SHE LOOKED UP from the breakfast table: “I’m having an affair with your brother.”
“I’m having an affair with your brother.”
Oh jeez. Mamma Mia! Here We Go Again, 104 soul-sucking minutes of dancing, ABBA music and Meryl Streep, whose presence in any film not only indicates a distressing absence of gunfire but pretty much guarantees that half the movie will be wasted talking about re… relat … — sorry, it’s hard to get this word out without gagging — relationships. Might as well throw in a half-hour of looking at fabric swatches and call it a perfect night.
“What did I do wrong?” I wheedled. “Couldn’t we just get a divorce instead?”
“No,” she said. “We’re going on vacation, and I want us to have fun together.”
This, of course, is an oxymoron. Families can vacation together or they can have fun, but they can’t do both.
You learned this as a child when, with bladder bursting and bare legs stuck to the back seat of the car, you clenched your teeth for the duration of the long, hot haul to the annual week/eternity of holiday/forced labour at some relative’s farm in Broken Dreams, Sask.
Later, as an adult, the either/or-ness was reinforced when you realized that loving someone doesn’t necessarily mean sharing their interests, a reality that might work fine when, say, one of you golfs while the other goes fishing on Sunday morning, but can result in an unseasonable summer frost when holidays force-funnel you into shared activities. (As a newlywed, I took my wife to see Rudolf Nureyev dance Swan Lake in London, then ruined her evening by sighing and moaning like a 10-year-old left holding his mother’s purse outside a department store change room. I’m not making this up.)
Which is what came to mind when, just in time for Parks Day last weekend, the B.C. government announced the addition of 431 new campsites in provincial parks and forestry recreation sites.
This is welcome news here on Vancouver Island, one of the regions where demand is greatest.
Competition for campsites has been so tough that, following reports of people scalping campground reservations in the same way as concert tickets in 2016, the government was forced to tweak its online reservations system.
This year a new problem emerged: people hogging forestry sites by leaving vehicles or tents in them days before they actually intend to go camping.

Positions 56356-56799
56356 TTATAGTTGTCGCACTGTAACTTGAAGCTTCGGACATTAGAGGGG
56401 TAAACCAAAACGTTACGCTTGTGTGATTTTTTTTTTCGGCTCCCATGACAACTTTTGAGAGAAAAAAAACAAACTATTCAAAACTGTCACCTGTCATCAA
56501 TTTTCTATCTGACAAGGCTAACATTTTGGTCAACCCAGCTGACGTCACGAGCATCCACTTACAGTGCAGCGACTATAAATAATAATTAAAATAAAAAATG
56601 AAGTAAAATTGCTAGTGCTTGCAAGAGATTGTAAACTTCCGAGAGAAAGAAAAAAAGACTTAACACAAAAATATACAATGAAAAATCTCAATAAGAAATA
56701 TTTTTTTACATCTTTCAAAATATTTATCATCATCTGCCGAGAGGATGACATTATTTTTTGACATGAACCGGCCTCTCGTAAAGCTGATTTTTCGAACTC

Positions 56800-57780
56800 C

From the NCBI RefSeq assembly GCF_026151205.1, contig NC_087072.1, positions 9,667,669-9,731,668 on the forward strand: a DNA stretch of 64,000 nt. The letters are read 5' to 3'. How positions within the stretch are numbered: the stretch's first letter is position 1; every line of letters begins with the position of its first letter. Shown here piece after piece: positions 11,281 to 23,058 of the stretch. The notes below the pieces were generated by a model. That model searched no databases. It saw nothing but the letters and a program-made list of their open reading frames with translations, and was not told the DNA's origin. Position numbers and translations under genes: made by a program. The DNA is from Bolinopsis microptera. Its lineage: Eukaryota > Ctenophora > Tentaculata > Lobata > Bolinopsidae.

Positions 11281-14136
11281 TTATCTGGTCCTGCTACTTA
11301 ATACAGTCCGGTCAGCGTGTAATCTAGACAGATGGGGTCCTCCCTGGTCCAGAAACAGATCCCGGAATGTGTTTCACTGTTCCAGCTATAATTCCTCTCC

They can do this because, unlike the B.C. Parks system, almost all the forestry sites are free of charge and are available on a first-come, first-served basis, so it doesn’t cost anything to stake out prime spots in advance, even though that’s against the rules.
The government announced a crackdown this spring, threatening to haul away, at the owner’s expense, anything left unattended at a dozen sites around Campbell River and the Comox Valley.
This just reinforces the popularity of a provincial parks system that sees 21 million visits a year. No, make that 20,999,999, says the dissident who, for some unfathomable reason, seems lukewarm to the idea of embarking on yet another backwoods journey that begins with the canoe on the roof, the tent in the trunk, the leaking cooler on top of the sleeping bags, and the tent poles and canoe paddles back on the front porch, right beside my wallet, and ends with questions being raised about the authenticity of a wilderness experience that includes groomed roads, running water, assigned spaces, eye-watering toilets, garbage pickup, store-bought firewood and truckloads of bush bureaucrats cruising the grounds to enforce the lengthy code of conduct posted at the entrance (but ignored by your neighbours, who appear to be throwing the post-production party for Road Warrior) of a campground with a rainfall/population density rivalling that of Manila in monsoon season. She makes this sound like a bad thing.
“Maybe we should just stay home and watch a classic, like National Lampoon’s Vacation,” I suggested.
No, it’s summer holidays, time to go out and have fun. Here we go again.
Jack Knox is a born-and-raised Kamloopsian who once worked at the Kamloops Daily News. He is now a columnist with the Victoria Times Colonist. Since joining the Times Colonist in 1988, Jack has worked as a copy editor, city editor, editorial writer and editorial page editor. Prior to that he was an editor and reporter at newspapers in Campbell River, Regina and Kamloops. He won the Jack Webster Foundation’s City Mike Award for Commentator of the Year in 2015